India has rejected the idea of driverless cars as of now. In a recent statement, Nitin Gadkari, the Union Minister for roads and transport, regarded that, Indian Government is more interested in protecting the jobs of millions of drivers than to feel proud about a technological innovation.

He further stated that India is in dire need to recruit near about 22,000 more commercial drivers and would be opening more 100 training facilities to fulfill this requirement.

A very strong reason to support his statement is definitely the fact that India’s road system and of course, the chaotic traffic, are the main barriers for India to develop the technology.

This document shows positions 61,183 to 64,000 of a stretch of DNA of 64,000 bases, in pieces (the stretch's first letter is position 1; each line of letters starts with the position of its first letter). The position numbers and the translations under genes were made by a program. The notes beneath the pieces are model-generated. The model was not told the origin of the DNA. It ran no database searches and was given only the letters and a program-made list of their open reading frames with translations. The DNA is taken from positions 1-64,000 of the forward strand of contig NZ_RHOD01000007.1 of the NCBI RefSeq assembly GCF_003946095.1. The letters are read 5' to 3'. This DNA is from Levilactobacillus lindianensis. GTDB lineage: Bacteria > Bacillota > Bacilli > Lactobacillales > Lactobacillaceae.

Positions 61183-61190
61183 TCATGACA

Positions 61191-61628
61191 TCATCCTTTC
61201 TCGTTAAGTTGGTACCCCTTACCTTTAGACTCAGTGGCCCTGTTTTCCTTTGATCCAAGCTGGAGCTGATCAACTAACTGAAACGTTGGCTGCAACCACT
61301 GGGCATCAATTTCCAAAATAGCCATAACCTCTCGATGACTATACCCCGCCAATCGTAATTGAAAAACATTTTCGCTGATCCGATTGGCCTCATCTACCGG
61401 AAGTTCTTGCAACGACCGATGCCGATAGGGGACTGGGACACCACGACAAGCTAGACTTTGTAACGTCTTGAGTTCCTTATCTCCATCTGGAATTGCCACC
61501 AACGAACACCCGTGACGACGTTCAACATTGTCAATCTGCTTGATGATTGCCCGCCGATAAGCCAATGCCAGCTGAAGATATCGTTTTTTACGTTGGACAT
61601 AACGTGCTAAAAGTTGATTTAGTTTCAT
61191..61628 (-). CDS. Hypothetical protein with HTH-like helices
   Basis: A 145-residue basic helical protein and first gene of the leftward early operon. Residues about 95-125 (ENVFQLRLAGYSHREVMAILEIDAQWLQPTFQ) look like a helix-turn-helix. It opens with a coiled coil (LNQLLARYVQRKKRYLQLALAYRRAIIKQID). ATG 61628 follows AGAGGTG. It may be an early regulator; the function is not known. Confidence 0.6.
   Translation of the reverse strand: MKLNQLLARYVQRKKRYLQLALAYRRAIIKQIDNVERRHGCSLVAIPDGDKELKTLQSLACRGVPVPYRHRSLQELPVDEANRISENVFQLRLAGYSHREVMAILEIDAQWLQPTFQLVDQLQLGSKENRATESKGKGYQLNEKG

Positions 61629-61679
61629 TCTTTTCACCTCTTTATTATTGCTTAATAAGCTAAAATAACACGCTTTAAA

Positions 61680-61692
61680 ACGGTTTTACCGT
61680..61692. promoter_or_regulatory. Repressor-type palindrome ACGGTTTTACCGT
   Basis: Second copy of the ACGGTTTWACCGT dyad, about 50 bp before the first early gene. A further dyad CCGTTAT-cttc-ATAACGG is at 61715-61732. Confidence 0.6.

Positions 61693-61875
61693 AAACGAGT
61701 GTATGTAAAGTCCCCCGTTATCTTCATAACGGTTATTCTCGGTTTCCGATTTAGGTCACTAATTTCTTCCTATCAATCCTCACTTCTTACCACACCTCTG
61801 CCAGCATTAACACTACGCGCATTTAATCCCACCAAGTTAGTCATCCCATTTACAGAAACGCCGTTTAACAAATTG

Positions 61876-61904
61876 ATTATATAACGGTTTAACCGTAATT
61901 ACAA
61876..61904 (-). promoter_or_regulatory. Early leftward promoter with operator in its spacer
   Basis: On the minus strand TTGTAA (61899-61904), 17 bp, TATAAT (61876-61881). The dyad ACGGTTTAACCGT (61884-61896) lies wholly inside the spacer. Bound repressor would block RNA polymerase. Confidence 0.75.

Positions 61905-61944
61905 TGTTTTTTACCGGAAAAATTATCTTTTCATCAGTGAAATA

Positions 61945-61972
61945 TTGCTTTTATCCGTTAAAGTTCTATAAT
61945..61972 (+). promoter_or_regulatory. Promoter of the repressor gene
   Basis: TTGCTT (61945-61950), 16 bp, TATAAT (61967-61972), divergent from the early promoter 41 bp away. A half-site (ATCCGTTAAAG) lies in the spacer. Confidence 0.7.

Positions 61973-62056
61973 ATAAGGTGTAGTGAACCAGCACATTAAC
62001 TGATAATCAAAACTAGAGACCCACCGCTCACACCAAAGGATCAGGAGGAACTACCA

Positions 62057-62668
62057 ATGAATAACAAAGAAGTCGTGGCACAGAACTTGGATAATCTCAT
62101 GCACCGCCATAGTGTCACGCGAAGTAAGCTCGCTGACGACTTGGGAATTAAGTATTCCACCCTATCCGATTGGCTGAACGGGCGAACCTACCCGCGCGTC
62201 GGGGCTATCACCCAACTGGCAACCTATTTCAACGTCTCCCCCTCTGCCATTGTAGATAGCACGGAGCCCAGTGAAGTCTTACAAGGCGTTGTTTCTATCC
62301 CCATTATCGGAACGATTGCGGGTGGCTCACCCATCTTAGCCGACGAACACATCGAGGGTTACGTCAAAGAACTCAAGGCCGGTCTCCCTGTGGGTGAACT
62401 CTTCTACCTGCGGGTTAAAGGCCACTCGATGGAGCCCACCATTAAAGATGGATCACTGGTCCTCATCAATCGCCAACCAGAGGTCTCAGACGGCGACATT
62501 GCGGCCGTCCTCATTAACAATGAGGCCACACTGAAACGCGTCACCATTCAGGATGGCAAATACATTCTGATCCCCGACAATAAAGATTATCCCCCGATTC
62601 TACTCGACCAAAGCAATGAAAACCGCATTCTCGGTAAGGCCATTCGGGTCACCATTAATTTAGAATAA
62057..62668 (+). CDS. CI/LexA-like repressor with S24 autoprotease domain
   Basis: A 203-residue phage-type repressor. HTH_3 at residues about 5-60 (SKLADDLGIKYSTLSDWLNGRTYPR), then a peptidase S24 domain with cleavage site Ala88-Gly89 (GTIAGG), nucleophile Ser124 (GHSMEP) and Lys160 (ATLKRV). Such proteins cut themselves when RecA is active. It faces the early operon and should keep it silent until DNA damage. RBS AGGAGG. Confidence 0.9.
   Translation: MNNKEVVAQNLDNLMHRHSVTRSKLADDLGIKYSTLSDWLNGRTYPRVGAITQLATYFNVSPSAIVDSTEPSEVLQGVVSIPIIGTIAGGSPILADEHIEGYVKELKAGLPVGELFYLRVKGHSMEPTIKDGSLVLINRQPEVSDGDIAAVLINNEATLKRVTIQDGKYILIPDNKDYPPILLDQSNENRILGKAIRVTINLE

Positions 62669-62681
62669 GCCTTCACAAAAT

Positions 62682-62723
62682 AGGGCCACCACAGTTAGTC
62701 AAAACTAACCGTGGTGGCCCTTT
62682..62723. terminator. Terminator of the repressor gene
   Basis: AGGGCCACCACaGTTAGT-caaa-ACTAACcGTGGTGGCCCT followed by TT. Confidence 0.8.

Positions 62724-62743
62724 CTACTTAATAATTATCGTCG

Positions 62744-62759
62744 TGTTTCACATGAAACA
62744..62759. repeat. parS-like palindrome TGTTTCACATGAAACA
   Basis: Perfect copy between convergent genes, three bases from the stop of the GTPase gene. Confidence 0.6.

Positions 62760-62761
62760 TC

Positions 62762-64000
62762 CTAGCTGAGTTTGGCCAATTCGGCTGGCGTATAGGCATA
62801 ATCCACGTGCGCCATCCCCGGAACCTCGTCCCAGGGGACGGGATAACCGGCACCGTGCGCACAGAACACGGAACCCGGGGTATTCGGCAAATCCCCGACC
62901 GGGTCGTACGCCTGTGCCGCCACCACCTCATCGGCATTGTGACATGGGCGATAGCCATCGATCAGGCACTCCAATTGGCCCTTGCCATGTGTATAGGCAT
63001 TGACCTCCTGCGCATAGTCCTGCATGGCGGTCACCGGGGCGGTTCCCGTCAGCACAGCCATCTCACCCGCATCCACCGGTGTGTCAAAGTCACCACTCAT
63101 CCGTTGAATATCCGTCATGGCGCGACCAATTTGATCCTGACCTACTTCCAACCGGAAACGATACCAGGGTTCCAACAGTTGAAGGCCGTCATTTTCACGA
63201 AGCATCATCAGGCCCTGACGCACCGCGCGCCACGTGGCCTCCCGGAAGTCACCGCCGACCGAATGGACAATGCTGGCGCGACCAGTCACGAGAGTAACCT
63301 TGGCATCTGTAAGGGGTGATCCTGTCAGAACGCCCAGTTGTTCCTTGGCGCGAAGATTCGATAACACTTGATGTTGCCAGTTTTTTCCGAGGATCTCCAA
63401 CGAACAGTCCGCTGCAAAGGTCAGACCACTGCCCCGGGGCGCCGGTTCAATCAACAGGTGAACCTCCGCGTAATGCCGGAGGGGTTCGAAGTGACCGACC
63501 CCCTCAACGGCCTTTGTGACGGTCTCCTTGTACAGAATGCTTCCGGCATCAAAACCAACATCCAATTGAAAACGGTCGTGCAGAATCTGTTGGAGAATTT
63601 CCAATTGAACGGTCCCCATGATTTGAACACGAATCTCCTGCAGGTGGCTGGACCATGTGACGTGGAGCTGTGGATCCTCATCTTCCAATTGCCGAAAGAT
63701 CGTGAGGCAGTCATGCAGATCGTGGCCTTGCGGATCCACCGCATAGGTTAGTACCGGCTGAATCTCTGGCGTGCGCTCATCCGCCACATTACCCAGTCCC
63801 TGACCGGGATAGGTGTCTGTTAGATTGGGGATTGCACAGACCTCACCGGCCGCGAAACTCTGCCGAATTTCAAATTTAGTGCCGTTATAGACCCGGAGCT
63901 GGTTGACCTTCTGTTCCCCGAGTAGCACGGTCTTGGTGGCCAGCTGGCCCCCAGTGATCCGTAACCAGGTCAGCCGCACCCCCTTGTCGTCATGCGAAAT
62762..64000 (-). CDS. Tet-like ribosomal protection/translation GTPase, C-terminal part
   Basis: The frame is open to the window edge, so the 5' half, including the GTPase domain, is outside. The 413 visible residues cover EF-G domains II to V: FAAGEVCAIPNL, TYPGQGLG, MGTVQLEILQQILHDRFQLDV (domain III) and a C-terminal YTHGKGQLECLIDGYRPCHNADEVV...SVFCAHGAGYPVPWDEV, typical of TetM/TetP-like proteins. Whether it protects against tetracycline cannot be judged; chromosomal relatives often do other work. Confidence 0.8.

Further, he regarded that, Union Government was also planning for the launch of a taxi booking app, following the footsteps of Ola and Uber.

But, he also didn’t completely let go of the idea. Rather, he regarded that few years down the line, the chances are high that this idea cannot be ignored, but as of now, it is not permitted. The plans of creating more employment opportunities are at the grass-root level but they are working on it seriously.

The Global Scenario:

The big names in the field of car-making and technology enlisting names like Tesla Motors, China’s Baidu, Google, Uber, Mercedes, Ford and General Motors are working on driverless cars, both for private and commercial use, are being tested in cities all across the world.

Tesla Motors CEO Elon Musk has promised of producing a vehicle that will drive by itself from Los Angeles to New York by 2017-end.

Lastly, Tata Elxsi, the Tata Group’s design, and technology firm have been working on driverless cars in the recent past.